The McLaren 720S might not be too daunting on paper, but performance-wise, the British supercar has pretty much decimated anything that it has come across on the track. So far, YouTube’s resident drag racing enthusiast, DragTimes, has only been able to beat his stock McLaren 720S by using a heavily modified 1,250hp Nissan GT-R. For pretty much everything else, the 720S is nigh-unbeatable on the quarter mile.
The British supercar is so fast, in fact, that it stands as one of the few cars to grossly outmatch the lightning-quick Tesla Model S P100D on a straight line. This time around, DragTimes opted to match his McLaren 720S against an interesting opponent: a tuned Porsche 911 Turbo S that makes 675hp.
At its stock form, the 911 Turbo S is already a formidable car, needing just 2.9 seconds to hit 60 mph, as noted in a CarScoops report. That’s practically the same as the McLaren 720S’s 2.8-second 0-60 mph time.
On paper, the McLaren 720S and the Porsche 911 Turbo S are quite evenly matched. The 911 Turbo S, for one, is equipped with a 3.8-liter Turbocharged 6 engine, all wheel drive, and a 7-speed dual clutch transmission. The Porsche also has some improvements, in the form of a Champion Tune that cranks the engine’s output to 675 hp and a Full Exhaust – No Cats package, as noted in an Auto Evolution report.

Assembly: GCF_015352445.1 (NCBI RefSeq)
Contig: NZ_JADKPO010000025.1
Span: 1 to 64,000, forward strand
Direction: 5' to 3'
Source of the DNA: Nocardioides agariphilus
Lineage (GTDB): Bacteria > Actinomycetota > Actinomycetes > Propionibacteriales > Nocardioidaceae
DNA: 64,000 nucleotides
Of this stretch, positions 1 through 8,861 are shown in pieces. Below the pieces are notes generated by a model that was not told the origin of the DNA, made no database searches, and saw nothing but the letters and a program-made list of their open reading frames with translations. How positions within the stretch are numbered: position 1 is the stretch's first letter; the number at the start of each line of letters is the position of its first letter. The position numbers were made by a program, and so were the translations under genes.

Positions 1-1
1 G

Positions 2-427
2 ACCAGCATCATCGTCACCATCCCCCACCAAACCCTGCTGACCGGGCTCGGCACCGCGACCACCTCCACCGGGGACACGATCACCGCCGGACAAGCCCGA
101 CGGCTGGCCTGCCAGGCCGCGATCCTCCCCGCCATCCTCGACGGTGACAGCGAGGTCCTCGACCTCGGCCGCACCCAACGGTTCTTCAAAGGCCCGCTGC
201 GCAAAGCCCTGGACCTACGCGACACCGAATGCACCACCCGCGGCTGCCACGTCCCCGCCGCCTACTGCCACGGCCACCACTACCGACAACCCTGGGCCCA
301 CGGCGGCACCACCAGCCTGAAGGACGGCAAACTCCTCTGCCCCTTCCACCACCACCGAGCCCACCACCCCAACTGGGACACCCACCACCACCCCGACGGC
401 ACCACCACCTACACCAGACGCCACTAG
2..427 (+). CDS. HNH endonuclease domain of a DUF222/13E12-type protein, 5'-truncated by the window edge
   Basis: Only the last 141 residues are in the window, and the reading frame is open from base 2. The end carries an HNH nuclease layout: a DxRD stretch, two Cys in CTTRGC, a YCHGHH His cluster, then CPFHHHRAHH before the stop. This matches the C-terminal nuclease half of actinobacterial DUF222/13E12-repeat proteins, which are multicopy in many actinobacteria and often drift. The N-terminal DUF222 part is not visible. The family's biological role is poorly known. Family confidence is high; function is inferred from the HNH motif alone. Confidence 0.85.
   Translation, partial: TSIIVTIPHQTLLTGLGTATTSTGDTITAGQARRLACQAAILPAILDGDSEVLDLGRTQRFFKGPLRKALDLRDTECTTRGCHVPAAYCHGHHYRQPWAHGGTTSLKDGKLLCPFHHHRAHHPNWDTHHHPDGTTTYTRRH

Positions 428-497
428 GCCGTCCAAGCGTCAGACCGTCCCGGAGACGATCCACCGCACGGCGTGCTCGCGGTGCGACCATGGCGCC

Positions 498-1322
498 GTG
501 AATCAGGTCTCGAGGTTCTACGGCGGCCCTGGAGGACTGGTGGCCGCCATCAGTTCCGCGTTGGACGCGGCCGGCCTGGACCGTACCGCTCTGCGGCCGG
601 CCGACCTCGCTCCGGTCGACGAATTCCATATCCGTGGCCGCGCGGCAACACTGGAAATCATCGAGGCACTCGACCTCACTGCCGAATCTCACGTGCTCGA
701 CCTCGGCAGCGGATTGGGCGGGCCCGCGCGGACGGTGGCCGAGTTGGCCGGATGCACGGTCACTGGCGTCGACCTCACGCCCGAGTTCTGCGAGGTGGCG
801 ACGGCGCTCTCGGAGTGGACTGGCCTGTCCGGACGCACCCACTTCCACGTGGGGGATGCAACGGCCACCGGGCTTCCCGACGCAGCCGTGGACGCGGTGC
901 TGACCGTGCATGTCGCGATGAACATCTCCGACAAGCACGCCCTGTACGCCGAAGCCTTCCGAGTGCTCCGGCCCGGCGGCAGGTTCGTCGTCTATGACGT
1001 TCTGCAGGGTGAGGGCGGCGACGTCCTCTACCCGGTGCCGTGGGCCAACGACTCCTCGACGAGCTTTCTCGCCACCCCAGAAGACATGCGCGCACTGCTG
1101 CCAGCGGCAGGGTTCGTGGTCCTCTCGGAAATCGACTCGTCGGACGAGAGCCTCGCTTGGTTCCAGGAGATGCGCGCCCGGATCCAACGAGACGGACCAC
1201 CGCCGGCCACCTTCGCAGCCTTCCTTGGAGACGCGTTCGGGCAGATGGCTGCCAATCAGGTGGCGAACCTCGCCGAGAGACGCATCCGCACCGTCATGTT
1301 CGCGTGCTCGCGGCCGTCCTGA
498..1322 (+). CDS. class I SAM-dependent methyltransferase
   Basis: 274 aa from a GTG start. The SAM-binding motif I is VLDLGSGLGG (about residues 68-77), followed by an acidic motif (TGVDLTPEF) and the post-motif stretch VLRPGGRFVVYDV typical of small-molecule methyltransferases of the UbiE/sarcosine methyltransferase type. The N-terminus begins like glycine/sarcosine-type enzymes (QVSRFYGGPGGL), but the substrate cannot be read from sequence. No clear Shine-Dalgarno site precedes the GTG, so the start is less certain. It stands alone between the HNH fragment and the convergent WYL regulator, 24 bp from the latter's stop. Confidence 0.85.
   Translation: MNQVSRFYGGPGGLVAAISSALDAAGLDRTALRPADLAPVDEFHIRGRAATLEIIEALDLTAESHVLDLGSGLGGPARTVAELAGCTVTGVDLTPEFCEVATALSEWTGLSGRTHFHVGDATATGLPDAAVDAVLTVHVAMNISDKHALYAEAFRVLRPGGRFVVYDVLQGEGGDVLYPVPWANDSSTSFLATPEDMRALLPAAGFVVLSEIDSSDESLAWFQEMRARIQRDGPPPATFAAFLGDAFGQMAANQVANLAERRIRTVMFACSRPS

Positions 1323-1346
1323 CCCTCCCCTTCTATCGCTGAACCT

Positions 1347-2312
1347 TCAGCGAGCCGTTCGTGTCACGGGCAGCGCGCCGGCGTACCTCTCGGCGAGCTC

The McLaren 720S, on the other hand, is equipped with a 4.0-liter twin turbo V8 that makes 710 hp. The British supercar is also fitted with a rear wheel drive and a 7-speed dual clutch transmission. Unlike the Porsche, the 720S is entirely stock, with no modifications except for a new set of tires.
The quarter-mile race of the two supercars, which can be viewed below, could only be described as a classic curbstomp by the McLaren 720S. The two cars lined up, the lights turned green, and the British monster quickly left the Porsche in the dust. Overall, the results of the race were not even close, and despite the two supercars’ comparable stats, it almost seemed like the two vehicles were not even in the same league.
One thing that contributed to the humiliating loss of the Porsche 911 Turbo S was the fact that its driver had a really bad start, taking off almost a full second after the lights turned green. Despite this, the supercar’s power should have kept a respectable distance to the 720S. Alas, just like in several other McLaren 720S races, such was not the case.